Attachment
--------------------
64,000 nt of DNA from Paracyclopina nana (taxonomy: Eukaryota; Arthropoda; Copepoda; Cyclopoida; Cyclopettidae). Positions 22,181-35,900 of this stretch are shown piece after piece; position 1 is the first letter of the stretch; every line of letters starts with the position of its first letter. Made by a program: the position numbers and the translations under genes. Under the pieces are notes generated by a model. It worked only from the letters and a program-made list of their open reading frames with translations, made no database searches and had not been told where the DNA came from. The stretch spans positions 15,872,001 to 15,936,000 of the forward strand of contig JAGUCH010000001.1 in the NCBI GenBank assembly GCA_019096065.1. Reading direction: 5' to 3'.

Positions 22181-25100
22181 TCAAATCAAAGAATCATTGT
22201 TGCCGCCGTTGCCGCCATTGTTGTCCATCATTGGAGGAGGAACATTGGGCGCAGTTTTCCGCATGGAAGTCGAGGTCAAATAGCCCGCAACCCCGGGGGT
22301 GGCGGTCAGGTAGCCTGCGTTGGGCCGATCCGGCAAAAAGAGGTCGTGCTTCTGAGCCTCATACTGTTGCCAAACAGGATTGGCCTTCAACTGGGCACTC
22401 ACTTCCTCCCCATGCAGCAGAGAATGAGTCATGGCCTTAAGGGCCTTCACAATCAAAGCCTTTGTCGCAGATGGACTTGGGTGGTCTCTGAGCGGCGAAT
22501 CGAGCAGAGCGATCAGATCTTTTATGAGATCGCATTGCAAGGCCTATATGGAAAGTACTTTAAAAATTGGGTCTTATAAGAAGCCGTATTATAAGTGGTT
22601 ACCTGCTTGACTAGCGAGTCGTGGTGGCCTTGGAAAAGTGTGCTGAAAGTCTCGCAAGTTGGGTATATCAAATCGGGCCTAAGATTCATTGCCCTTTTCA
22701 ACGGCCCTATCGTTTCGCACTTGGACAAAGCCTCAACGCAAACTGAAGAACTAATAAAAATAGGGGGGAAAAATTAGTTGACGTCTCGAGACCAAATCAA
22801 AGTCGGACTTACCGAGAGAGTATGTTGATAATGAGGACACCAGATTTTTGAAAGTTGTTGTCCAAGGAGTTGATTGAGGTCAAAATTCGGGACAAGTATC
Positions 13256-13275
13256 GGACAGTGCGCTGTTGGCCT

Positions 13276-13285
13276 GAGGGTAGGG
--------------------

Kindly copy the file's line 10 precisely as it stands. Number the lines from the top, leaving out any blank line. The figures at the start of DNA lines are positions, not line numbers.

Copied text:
22801 AGTCGGACTTACCGAGAGAGTATGTTGATAATGAGGACACCAGATTTTTGAAAGTTGTTGTCCAAGGAGTTGATTGAGGTCAAAATTCGGGACAAGTATC